Fats – How to choose the best ones.

Written by Cyndi

Cyndi is about educating. Her greatest love is to teach, both in the public arena and within the large corporate food companies, to enable everyone to make better choices so they too can enjoy greater health throughout their lives. Considered one of the world's foremost experts in Nutrition, Cyndi brings over 40 years experience, research and knowledge.

September 17, 2013

Fat was never a dirty word, before the 1960’s, lard or dripping on bread was a favourite, bacon and eggs were a traditional breakfast and the fat on the meat was a treat.  Yet today many people have a fat phobia, making sure that it is not in the diet, hunting through the many packaged foods for the low fat variety or making sure that the heart foundation has placed their tick of approval on a product, knowing that they are doing the best for their body.  But are they?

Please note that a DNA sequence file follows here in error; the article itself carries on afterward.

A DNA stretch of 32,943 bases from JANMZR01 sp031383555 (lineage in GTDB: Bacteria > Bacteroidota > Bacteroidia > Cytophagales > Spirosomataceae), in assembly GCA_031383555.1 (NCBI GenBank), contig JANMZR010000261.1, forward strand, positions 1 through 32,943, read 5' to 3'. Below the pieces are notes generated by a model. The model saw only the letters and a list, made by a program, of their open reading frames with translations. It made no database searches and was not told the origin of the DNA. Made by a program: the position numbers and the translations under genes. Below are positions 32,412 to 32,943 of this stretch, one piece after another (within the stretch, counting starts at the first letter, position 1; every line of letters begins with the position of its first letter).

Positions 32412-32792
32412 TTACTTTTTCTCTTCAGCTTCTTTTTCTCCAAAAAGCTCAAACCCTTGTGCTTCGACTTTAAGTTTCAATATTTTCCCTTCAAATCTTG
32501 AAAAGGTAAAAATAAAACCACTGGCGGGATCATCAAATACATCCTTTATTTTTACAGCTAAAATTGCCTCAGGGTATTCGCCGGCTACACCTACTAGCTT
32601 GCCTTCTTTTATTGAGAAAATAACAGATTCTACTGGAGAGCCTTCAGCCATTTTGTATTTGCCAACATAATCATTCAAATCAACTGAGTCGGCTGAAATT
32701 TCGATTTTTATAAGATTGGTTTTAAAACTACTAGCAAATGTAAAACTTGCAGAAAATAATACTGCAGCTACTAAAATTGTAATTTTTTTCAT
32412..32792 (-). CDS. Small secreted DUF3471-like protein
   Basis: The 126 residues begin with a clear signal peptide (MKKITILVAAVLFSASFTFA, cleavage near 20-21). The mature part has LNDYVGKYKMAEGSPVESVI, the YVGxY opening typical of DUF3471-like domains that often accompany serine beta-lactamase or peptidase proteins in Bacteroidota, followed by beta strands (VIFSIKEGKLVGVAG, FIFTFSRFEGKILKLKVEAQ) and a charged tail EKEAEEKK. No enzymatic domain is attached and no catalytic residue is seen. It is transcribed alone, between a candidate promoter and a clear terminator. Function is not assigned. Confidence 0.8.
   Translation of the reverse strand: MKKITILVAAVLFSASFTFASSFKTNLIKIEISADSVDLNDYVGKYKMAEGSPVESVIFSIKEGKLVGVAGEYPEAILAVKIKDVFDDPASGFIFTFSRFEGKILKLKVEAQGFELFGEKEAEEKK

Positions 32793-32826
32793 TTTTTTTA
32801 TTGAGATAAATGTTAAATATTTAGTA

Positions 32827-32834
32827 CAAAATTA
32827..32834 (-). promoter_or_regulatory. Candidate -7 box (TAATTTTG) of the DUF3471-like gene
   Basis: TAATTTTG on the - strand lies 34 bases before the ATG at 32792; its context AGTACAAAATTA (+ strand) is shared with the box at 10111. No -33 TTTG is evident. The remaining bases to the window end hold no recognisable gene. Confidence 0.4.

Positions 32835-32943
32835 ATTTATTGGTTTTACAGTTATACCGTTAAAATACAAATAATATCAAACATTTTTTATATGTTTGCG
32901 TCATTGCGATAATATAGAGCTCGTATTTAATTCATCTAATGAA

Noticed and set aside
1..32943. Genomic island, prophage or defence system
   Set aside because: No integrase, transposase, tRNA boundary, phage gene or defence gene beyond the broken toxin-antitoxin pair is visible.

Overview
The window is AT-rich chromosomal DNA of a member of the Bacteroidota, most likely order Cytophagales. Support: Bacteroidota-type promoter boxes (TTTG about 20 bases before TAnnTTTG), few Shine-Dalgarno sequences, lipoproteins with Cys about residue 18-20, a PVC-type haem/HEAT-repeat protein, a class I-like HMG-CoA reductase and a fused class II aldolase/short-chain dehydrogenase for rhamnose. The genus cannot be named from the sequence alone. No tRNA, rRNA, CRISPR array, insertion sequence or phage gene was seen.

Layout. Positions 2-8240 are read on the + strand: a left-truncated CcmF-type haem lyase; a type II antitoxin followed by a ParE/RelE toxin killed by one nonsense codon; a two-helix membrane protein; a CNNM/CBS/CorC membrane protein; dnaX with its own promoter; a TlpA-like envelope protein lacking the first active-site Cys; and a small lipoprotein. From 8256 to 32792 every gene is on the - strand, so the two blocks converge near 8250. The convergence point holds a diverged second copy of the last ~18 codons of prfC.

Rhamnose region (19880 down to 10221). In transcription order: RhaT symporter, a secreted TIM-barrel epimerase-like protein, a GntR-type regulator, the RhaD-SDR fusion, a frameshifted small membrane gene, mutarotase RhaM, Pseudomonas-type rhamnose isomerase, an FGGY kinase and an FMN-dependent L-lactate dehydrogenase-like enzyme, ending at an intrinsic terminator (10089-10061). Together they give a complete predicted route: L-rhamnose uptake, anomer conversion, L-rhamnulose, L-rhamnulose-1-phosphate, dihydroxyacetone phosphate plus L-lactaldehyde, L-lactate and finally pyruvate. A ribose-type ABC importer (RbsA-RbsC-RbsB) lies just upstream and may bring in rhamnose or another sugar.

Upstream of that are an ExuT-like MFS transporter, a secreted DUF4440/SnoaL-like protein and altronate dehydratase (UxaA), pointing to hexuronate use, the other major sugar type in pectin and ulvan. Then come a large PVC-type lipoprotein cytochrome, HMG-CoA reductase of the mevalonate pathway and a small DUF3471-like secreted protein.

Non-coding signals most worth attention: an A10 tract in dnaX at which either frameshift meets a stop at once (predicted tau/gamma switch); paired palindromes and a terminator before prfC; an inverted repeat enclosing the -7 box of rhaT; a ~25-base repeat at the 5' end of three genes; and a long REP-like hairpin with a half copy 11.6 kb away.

But since the 1960’s for all the nations that have taken on the low fat mantra, while we may not be eating it, we sure are stacking it on the body.  Obesity rates are increasing, morbid obesity is at an all time high and heart disease tops the biggest killer.

If as a nation or as an individual we continue to do the same thing then we will continue to get the same result, so the most sensible thing to do is to try something different, or something quite old.

Fat is not the enemy, it is a very important path to health and without it we would not be able to make hormones, vitamin D, vitamin K, all our cells and brain tissue.  Fat not only makes things but has an important part to play in our structure.  Structural fat gives us beautiful cheeks, padding under our heels, protection for vital organs and curves of a woman’s body.  Fat is also required for energy, in fact fat is a better quick energy source then sugar.